"With time, the inhabitants called that isle Ayris, which means 'Air of God.' Clan Ayris became abundantly blessed. They had wealth, engaged in commerce, and sailed the world. Because of their obedience to Elohim, he bequeathed the Merdyn's forefathers and his offspring with gifts of foresight, the Breath of Eden, and other abilities not oft known among the sons of Adam."

"'Twas a special blessing, these inborn memories?" The opinionated youth now stood, as if to draw attention.

Annoyed by the boy's constant interruptions, his peers shot him disparaging remarks and glares.

"I like an inquisitive nature, lad. So do not fear asking questions, any one of you.” Grat-Telor's firmness rebuked the rest. "I will do my best to answer."

Each youth nodded respectfully.

"Aye, one of many gifts the chosen of Ayris inherited. Those of Ephraim's who had righteous hearts became stewards or magi and they held high positions of influence, while from the house of David came great kings like Arthur, who ruled with compassion and wisdom. Furthermore, Elohim endowed them with a unique comprehension of science that even Greece and Rome did not possess."

"Science?" another piped up with a bold smile.

"Aye, the wisdom of Elohim's universe swelled within our magi.” Tipping his head, he squinted at the azure sky and gestured heavenward. "Merlin's great-great-granda foresaw a time when mankind will soar among the clouds and stars like the great eagle."

"You mean we'll grow wings?" one more quipped.

The bard guffawed and gripped his sides in mirth. "Not exactly. We will fly in iron chariots designed with wings."

Excited inflections vibrated the morning air.

Ah, he had their attention.

"You see, for centuries, Ayris flourished and erected libraries of knowledge deep within the caverns of their tors. They taught Elohim's love and were titled 'peacekeepers' among the nations. Merlin’s forefathers served as steward-counsel to the royal families of Ayris and advised the kings on political matters of state.

"But a time came when clan Ayris grew prideful in their gifts and turned from Elohim and took credit for comprehending the science of the stars, wind, sea—the equations of this vast universe. They declared that the anointed gift of foresight was similar to their inherent memories and longevity, as if in their blood. They complimented themselves for their good fortune and spiritual gifts. And some began to worship Zeus and Poseidon. So Elohim ordered the sea and the brume of time to descend upon Ayris and conceal it from mankind's eyes."

"Why did Elohim not destroy Ayris?" ventured one boy.

Grat-Telor pitched an exasperated glance his way. "How Ayris vanished is of slight importance."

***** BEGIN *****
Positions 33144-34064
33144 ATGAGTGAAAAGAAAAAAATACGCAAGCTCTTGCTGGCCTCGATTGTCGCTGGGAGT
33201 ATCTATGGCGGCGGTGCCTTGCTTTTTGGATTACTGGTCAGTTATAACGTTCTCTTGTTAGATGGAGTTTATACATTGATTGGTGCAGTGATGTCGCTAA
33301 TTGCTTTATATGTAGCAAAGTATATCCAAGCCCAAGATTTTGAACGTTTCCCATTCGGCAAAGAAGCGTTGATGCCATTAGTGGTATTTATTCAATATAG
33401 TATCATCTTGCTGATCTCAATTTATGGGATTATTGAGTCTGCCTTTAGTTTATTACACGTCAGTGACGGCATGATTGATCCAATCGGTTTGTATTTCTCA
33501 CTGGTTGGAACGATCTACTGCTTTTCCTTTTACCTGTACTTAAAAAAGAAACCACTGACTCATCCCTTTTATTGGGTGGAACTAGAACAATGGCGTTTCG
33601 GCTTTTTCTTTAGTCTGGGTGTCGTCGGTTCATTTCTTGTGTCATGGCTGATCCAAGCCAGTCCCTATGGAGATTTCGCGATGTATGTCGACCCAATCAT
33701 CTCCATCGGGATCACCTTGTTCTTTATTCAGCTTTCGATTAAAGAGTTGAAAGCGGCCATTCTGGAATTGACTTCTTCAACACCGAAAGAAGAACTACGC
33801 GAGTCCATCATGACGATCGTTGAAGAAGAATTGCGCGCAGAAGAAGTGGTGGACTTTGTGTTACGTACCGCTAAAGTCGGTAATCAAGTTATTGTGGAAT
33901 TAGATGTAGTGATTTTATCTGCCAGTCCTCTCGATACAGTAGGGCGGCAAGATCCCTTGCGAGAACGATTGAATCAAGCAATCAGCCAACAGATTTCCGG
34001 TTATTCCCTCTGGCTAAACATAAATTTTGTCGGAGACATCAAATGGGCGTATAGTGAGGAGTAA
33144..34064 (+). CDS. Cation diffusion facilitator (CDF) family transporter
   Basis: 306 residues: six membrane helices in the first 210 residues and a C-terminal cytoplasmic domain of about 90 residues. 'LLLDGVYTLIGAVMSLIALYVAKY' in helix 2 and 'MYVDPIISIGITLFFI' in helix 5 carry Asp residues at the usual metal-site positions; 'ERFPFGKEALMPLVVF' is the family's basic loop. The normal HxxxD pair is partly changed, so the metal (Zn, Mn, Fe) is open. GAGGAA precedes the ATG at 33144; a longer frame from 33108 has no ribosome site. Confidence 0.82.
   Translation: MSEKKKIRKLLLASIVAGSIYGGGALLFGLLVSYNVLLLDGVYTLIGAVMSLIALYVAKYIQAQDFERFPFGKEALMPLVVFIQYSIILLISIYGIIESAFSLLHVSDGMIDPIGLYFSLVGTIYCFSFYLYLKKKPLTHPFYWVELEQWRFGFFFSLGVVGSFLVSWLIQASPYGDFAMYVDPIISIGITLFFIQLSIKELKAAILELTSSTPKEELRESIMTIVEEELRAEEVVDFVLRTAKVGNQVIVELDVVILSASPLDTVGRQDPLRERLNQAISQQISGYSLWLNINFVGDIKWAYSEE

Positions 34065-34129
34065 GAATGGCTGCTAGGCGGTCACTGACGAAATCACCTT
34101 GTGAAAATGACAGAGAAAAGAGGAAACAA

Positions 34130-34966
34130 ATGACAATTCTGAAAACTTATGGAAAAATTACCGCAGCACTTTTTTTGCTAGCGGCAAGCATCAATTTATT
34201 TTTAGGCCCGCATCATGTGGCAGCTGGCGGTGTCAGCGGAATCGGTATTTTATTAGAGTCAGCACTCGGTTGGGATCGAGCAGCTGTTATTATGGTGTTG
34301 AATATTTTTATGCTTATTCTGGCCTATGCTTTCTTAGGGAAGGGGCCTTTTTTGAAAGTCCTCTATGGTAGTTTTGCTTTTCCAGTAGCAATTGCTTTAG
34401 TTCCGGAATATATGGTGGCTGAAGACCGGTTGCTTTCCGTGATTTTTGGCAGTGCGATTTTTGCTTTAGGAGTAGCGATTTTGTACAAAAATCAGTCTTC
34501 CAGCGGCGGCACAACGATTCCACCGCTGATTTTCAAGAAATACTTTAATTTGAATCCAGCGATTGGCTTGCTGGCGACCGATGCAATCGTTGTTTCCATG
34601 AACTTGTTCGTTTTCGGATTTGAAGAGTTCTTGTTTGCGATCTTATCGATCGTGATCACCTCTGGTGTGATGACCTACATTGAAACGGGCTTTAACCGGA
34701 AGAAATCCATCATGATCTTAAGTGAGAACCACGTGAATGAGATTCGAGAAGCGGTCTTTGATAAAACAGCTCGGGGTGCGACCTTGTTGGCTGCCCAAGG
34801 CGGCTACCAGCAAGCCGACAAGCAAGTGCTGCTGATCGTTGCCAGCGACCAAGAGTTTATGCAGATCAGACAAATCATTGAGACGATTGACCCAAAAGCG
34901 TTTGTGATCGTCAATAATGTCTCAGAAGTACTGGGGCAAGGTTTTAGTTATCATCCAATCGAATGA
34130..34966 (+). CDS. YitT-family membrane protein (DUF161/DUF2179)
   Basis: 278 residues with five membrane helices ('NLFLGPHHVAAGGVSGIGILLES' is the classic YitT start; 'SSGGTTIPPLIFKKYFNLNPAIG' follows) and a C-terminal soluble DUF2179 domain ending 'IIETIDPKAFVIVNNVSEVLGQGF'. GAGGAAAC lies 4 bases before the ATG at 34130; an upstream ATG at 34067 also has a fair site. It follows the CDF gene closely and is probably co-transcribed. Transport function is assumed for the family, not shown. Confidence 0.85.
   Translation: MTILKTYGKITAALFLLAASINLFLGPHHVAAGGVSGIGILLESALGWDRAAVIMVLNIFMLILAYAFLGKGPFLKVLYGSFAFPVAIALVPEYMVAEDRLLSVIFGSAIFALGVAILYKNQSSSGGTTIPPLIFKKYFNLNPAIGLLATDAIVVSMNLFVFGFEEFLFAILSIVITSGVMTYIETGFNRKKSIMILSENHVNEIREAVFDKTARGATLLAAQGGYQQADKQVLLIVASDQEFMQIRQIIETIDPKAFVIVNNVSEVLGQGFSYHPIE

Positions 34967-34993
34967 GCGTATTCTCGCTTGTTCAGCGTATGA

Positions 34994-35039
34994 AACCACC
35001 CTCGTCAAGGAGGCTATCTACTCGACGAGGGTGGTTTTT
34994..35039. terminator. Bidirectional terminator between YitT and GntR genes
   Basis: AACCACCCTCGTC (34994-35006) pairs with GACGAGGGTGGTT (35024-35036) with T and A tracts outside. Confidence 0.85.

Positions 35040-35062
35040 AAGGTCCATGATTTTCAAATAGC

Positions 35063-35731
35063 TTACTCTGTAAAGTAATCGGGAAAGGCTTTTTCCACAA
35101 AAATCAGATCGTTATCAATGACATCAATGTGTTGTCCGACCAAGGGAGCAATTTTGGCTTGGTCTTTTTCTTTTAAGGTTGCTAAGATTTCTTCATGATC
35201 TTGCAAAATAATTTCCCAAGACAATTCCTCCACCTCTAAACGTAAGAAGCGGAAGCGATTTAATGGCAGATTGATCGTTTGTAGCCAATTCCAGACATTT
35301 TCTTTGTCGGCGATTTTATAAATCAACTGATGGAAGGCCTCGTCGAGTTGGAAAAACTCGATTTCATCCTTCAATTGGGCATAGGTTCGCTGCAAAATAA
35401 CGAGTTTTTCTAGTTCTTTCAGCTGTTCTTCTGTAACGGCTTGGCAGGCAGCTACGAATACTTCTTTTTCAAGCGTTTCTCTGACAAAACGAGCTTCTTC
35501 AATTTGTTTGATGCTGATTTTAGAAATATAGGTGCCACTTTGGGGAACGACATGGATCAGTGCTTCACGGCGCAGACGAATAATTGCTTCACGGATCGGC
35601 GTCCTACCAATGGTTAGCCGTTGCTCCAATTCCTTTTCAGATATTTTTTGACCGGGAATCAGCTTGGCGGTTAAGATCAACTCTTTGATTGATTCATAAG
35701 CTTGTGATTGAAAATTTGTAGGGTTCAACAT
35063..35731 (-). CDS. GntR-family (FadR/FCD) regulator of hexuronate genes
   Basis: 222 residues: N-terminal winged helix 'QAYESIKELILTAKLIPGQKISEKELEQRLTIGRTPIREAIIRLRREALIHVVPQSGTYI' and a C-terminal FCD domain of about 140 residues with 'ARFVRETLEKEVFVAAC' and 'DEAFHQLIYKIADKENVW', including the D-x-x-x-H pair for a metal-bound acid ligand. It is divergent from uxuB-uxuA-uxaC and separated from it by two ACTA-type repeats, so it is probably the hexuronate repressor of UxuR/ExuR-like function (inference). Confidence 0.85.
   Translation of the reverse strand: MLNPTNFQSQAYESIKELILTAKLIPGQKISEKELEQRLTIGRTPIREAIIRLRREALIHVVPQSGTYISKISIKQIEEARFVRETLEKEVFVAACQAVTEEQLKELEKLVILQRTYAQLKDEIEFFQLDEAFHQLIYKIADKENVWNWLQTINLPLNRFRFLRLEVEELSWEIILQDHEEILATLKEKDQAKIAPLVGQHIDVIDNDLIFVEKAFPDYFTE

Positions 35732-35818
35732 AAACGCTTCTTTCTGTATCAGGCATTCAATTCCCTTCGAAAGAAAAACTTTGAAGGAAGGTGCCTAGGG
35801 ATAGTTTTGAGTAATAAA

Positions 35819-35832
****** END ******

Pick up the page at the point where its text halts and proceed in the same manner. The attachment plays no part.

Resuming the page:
"Was King Uther Aurelius' great-great-grandscion?" inquired a different lad, "So King Uther, sire of Arthur Pendragon, was of Ayrisian seed?"

"Aye, but unlike Merlin, Uther had no inherent memories of his proud birthright, nor did Arthur. Elohim divided the gifts so that not a single Ayrisian can possesses them all. Thus, the knowledge Arthur learned came from Merlin’s lineage, mayhap Elohim's way to keep their clansmen dependent upon one.

"Originally, the Ayris clan settled the western shores of Britannia and an isle named Wind’s Haven before Elohim's wrath descended upon Ayris. After sometime, they traveled southeast and settled Cornwall, where Uther became a great warrior and king. Do you all know about Uther’s sinful union with the married Duchess Igraine, who later became his wife?"

Heads bobbed. Voices on the brink of manhood cracked, and then simmered.

"Aye, Twas here at Caer Tintagel that Arthur was conceived and born," one peacock announced. "After Arthur’s birth, King Uther insisted Merlin take Arthur away, safe from those who would have seen him dead. Thus, they went to Caledonia, where Arthur grew into manhood."

"Indeed. And the rest is history." Grat-Telor rubbed his gnarled hands. "Even after he returned to Tintagel and became high king, Arthur was drawn back to those stormy shores that his ancestors once called home. There, he embraced the customs of the Romano-Britons and initiated peace between the Celts, Irish Scotti, and Picts. Arthur’s inborn leadership led him to govern the northern lands of Britannia and Caledonia. His mastery of governing has become an inspiration to all mankind.

"Now bestow me vigilance, young sirs, and I will transport you to the darkest hours after Arthur Pendragon’s death. A time when chivalry scarce endured, but the love of a reluctant enchanter and a most unlikely princess rescued this blessed Isle of Might. Yea, listen to the legend of the Emerald Rose."